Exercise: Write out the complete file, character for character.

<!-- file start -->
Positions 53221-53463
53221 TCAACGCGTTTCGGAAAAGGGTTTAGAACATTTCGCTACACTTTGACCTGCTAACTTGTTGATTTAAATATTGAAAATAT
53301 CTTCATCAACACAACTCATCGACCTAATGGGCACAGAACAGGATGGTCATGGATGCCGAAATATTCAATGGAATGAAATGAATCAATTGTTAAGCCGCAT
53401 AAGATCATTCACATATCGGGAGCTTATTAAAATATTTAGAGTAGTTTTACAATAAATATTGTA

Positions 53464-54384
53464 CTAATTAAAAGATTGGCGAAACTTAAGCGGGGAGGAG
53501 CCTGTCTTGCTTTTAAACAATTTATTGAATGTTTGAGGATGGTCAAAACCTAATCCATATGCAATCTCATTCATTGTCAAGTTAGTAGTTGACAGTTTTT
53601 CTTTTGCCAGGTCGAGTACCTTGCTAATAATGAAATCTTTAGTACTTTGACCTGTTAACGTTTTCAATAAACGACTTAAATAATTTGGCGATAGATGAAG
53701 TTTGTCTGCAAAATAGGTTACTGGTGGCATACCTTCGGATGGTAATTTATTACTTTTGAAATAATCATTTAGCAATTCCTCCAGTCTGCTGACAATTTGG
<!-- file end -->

Positions 53221-53463
53221 TCAACGCGTTTCGGAAAAGGGTTTAGAACATTTCGCTACACTTTGACCTGCTAACTTGTTGATTTAAATATTGAAAATAT
53301 CTTCATCAACACAACTCATCGACCTAATGGGCACAGAACAGGATGGTCATGGATGCCGAAATATTCAATGGAATGAAATGAATCAATTGTTAAGCCGCAT
53401 AAGATCATTCACATATCGGGAGCTTATTAAAATATTTAGAGTAGTTTTACAATAAATATTGTA

Positions 53464-54384
53464 CTAATTAAAAGATTGGCGAAACTTAAGCGGGGAGGAG
53501 CCTGTCTTGCTTTTAAACAATTTATTGAATGTTTGAGGATGGTCAAAACCTAATCCATATGCAATCTCATTCATTGTCAAGTTAGTAGTTGACAGTTTTT
53601 CTTTTGCCAGGTCGAGTACCTTGCTAATAATGAAATCTTTAGTACTTTGACCTGTTAACGTTTTCAATAAACGACTTAAATAATTTGGCGATAGATGAAG
53701 TTTGTCTGCAAAATAGGTTACTGGTGGCATACCTTCGGATGGTAATTTATTACTTTTGAAATAATCATTTAGCAATTCCTCCAGTCTGCTGACAATTTGG